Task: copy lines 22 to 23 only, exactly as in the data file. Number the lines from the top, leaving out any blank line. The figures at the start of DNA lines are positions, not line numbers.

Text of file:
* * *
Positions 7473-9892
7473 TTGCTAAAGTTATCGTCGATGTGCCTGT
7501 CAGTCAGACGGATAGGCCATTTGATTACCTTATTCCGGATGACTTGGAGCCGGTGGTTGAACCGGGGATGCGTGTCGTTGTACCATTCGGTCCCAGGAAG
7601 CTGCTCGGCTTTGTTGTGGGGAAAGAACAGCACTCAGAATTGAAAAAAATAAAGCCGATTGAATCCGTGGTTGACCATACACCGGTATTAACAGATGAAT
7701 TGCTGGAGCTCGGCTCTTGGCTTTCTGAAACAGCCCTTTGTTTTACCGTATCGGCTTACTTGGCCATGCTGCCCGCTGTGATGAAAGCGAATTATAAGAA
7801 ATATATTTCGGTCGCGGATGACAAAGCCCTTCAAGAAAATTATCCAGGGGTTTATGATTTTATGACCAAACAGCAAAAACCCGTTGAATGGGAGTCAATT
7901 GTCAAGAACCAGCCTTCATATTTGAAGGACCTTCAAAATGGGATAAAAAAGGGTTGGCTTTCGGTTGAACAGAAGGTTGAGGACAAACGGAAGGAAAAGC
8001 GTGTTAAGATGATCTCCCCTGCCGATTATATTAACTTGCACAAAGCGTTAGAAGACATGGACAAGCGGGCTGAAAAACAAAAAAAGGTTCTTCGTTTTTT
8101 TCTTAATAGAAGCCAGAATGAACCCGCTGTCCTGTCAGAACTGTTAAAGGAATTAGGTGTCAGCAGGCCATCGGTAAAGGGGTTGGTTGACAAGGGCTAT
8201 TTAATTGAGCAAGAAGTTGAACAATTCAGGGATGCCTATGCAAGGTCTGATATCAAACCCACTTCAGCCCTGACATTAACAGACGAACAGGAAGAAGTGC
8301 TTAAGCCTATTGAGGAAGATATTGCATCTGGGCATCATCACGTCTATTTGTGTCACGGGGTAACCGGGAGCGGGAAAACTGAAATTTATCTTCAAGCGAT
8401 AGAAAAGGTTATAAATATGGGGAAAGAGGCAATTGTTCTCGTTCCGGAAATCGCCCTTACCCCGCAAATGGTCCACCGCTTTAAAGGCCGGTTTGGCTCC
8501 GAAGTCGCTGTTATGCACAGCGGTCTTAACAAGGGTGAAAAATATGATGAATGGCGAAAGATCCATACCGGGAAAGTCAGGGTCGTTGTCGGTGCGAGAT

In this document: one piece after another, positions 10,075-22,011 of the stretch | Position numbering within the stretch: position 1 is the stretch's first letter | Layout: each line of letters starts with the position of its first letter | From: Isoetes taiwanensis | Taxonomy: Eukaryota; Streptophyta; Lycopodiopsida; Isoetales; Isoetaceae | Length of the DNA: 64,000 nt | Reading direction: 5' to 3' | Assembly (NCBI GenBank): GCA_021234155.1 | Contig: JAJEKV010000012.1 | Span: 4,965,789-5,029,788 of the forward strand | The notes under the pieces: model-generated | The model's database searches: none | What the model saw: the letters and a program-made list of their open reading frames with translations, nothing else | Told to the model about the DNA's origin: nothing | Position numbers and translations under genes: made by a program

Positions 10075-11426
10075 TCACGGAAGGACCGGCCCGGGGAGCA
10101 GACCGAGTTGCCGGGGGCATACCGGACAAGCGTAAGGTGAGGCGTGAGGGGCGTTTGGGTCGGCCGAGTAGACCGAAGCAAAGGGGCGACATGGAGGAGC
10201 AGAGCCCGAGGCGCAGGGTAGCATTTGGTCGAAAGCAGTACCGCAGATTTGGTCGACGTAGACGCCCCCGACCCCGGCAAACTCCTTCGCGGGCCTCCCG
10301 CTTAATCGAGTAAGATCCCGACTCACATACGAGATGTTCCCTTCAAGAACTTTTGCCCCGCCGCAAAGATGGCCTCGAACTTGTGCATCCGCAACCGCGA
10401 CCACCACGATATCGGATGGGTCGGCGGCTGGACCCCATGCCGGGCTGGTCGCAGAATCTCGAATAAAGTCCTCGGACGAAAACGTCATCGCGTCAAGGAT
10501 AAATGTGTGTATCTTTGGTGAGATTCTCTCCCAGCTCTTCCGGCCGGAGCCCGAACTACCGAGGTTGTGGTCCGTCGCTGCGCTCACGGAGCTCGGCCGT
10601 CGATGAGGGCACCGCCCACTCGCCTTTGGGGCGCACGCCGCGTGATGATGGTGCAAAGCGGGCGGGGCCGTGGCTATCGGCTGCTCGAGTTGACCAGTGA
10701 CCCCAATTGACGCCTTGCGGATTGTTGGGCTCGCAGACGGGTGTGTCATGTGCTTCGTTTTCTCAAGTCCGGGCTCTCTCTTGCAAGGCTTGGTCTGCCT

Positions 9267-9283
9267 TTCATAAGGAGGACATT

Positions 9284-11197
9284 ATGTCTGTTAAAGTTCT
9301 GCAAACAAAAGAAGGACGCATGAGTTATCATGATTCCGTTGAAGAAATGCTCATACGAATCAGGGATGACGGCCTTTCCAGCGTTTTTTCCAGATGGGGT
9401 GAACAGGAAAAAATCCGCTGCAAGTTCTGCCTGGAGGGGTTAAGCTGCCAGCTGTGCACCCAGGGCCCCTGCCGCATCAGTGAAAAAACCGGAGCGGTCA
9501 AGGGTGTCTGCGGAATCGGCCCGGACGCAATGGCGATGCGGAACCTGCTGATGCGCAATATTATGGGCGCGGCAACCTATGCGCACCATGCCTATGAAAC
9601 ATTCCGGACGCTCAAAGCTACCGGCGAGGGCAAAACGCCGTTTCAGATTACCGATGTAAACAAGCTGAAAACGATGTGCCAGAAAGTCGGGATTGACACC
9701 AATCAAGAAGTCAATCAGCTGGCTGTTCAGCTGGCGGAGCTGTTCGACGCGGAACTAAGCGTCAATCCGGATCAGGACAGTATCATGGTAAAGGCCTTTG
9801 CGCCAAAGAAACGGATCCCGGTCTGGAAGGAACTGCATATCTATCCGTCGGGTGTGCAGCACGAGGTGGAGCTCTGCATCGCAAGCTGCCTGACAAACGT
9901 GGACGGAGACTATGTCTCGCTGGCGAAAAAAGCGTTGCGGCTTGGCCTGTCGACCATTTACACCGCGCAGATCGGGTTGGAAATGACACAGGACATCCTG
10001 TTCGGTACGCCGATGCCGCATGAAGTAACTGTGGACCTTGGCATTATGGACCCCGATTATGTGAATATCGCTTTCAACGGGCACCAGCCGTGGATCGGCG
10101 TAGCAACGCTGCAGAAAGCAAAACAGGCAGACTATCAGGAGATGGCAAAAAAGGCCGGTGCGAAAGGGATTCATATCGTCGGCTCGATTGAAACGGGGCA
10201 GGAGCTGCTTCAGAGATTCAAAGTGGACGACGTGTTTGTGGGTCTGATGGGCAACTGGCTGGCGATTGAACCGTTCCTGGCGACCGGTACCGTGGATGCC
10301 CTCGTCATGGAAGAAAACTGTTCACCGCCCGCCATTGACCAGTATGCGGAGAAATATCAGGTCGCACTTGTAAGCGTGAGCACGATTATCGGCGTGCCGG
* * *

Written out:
10601 CGATGAGGGCACCGCCCACTCGCCTTTGGGGCGCACGCCGCGTGATGATGGTGCAAAGCGGGCGGGGCCGTGGCTATCGGCTGCTCGAGTTGACCAGTGA
10701 CCCCAATTGACGCCTTGCGGATTGTTGGGCTCGCAGACGGGTGTGTCATGTGCTTCGTTTTCTCAAGTCCGGGCTCTCTCTTGCAAGGCTTGGTCTGCCT